In following the on-going PCOI into the disastrous Easter Bombings, one is astonished at the readiness with which high-ups in office (including the Presidency at that time), can let down their colleagues or subordinates so shamelessly. Apart from the sense of betrayal of their one-time comrades, the great damage is that it would compromise trust, confidence and simple decency. Outright lying – even about confidential matters, does not inspire confidence in official rectitude.

Among the pontifications about “Yuthukam saha Wagakeem”, uttered, whether relevant to the theme or not, the absence of the ex-President at voting time in the crucial matter of the 20th Amendment, is significant. Clearly, precept and practice are very different things. Selective action encourages feelings of triumph, at “beating the system” rather than the conviction that the inconvenience is for the common good (including to oneself).

I may have drifted far from my initial intent – which was to soothe the unfortunate transgressor who, in trying to impress erudition, merely prompted scorn.

Dr. Upatissa Pethiyagoda.

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Features

Hair Growth and Thickness

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LOOK GOOD – with Disna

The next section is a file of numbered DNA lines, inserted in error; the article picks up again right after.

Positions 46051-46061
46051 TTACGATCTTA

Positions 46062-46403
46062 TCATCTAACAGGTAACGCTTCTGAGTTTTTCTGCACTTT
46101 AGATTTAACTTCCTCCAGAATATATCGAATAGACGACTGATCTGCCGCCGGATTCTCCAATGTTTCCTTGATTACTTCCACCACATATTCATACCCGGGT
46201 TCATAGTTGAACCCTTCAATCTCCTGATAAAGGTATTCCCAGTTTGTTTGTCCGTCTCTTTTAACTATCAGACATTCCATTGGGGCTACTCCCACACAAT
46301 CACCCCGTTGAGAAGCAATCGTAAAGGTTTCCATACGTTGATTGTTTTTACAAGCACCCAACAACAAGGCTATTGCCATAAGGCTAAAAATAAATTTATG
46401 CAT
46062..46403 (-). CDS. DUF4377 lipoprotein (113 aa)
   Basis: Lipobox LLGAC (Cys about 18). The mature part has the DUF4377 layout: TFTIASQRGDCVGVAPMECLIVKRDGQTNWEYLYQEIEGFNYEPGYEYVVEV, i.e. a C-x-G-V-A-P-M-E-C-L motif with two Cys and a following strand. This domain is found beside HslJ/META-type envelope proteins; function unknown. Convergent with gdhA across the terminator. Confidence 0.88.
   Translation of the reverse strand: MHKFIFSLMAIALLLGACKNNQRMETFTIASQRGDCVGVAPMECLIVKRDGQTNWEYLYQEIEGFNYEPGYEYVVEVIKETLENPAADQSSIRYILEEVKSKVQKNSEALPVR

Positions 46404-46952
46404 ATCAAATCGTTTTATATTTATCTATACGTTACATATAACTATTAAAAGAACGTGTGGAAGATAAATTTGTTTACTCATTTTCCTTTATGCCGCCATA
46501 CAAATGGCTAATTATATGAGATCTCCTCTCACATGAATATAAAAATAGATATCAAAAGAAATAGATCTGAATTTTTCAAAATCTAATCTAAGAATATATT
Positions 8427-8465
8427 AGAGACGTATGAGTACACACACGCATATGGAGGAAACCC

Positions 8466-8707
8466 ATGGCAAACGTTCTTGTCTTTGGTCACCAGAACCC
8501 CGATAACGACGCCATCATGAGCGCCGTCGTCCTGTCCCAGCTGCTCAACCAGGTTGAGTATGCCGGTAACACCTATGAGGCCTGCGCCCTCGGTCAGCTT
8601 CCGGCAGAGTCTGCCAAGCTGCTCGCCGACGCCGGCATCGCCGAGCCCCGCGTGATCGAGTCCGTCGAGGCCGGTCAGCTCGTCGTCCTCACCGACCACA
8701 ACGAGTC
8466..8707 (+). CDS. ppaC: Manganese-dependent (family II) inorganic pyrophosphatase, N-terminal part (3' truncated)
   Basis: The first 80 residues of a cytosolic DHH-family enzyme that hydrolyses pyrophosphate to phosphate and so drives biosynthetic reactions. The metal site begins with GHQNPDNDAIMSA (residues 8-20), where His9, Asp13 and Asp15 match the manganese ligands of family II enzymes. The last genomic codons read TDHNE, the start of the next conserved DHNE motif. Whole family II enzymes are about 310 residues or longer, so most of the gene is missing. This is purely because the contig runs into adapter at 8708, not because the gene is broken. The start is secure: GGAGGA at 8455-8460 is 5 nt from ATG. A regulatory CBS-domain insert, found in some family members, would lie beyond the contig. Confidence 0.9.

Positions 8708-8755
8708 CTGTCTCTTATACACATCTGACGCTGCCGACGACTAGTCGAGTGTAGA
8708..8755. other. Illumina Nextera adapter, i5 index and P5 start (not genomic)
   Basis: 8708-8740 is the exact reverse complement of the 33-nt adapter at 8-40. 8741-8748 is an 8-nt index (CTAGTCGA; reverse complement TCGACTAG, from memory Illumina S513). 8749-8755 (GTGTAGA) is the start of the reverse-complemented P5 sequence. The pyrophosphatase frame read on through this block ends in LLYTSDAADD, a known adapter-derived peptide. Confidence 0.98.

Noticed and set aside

* Oil:

Oiling is an old home remedy for hair growth and thickness. Oiling is also used for the strength, shine, and length of hair, from ancient times. The use of coconut oil, especially, is very effective when it comes to the amplification of hair health. Additionally, there are many essential oils for faster hair growth which you can use, too.

* How to Use: Generally, hair oiling works best when applied overnight. You could use this therapy every night, or after each night, then wash your hair, in the morning, before heading for studies, or work.

 

* Aloe Vera:

Aloe vera has long been used as a home remedy for hair growth, thickness, and treating hair loss problems It contains vitamins A, C, and E. All three of these vitamins are known to contribute to cell turnover, supporting healthy cell growth and shiny hair. Plus, vitamin B-12 and folic acid are also included in aloe vera gel. Both of these elements can keep your hair from falling out. Aloe vera plants can be easily grown indoors. A leaf can be plucked, occasionally, and cut open to reveal its gel. This gel needs to be applied on the scalp, basically, to provide nourishment to the roots.

*  How to Use:

Rub this gel on your head properly, leaving no area dry; wash after half an hour or so. Keeping this massage as a part of your weekly routine will eventually make your hair thick and long.

 

*  Green Tea:

Green tea is often consumed as a home remedy for weight loss. Surprisingly, it has many other benefits, including hair-related benefits.

* How to Use:

Consuming green tea once every day can add to the strength and length of your hair. If your body is extremely comfortable with green tea, then you may even consume it twice every day.

 

* Onion Juice: